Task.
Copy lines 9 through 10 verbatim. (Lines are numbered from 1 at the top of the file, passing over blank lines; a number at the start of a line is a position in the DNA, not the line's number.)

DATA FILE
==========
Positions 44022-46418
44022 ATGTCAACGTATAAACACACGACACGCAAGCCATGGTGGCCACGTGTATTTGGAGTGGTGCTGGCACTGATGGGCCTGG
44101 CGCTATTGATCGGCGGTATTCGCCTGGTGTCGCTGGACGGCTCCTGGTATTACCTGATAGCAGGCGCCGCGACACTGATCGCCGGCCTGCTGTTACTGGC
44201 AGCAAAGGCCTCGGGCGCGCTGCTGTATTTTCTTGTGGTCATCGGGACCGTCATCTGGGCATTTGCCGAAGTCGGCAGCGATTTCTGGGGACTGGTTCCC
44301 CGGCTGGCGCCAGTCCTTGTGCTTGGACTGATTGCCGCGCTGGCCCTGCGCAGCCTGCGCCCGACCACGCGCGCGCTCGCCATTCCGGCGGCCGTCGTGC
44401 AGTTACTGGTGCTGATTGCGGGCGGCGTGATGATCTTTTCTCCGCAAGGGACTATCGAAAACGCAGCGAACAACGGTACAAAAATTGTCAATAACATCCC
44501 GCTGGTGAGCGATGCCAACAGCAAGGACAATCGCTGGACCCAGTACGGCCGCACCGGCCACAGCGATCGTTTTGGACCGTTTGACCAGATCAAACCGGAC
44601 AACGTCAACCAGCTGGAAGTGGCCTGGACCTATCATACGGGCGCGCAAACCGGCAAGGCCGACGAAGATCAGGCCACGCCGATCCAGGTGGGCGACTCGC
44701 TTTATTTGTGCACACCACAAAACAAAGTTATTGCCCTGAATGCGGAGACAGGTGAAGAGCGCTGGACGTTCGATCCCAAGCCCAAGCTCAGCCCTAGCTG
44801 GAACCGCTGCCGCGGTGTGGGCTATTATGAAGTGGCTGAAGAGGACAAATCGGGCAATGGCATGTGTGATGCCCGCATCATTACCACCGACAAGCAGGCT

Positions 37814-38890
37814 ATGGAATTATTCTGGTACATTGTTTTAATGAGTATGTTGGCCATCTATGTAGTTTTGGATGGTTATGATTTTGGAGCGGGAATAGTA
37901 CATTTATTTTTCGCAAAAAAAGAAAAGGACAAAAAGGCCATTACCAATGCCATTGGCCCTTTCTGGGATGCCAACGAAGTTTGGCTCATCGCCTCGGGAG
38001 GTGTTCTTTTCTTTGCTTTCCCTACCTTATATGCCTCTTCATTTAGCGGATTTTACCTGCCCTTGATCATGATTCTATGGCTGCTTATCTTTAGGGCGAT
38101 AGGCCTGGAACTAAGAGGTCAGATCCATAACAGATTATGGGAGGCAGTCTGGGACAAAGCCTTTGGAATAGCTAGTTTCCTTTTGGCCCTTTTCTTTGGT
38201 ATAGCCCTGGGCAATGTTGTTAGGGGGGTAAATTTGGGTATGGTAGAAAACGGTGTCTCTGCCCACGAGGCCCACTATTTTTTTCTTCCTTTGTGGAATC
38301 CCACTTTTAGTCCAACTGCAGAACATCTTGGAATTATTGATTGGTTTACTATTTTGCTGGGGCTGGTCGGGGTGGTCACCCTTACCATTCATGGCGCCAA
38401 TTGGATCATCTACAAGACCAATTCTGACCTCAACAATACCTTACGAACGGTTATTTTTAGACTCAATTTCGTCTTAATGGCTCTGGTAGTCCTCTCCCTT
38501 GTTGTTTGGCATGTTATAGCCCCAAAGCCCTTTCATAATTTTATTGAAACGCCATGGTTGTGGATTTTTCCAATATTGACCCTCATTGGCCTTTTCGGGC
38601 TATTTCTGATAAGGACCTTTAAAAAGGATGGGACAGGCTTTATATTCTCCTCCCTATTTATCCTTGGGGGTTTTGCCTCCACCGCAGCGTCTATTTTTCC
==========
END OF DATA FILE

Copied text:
44701 TTTATTTGTGCACACCACAAAACAAAGTTATTGCCCTGAATGCGGAGACAGGTGAAGAGCGCTGGACGTTCGATCCCAAGCCCAAGCTCAGCCCTAGCTG
44801 GAACCGCTGCCGCGGTGTGGGCTATTATGAAGTGGCTGAAGAGGACAAATCGGGCAATGGCATGTGTGATGCCCGCATCATTACCACCGACAAGCAGGCT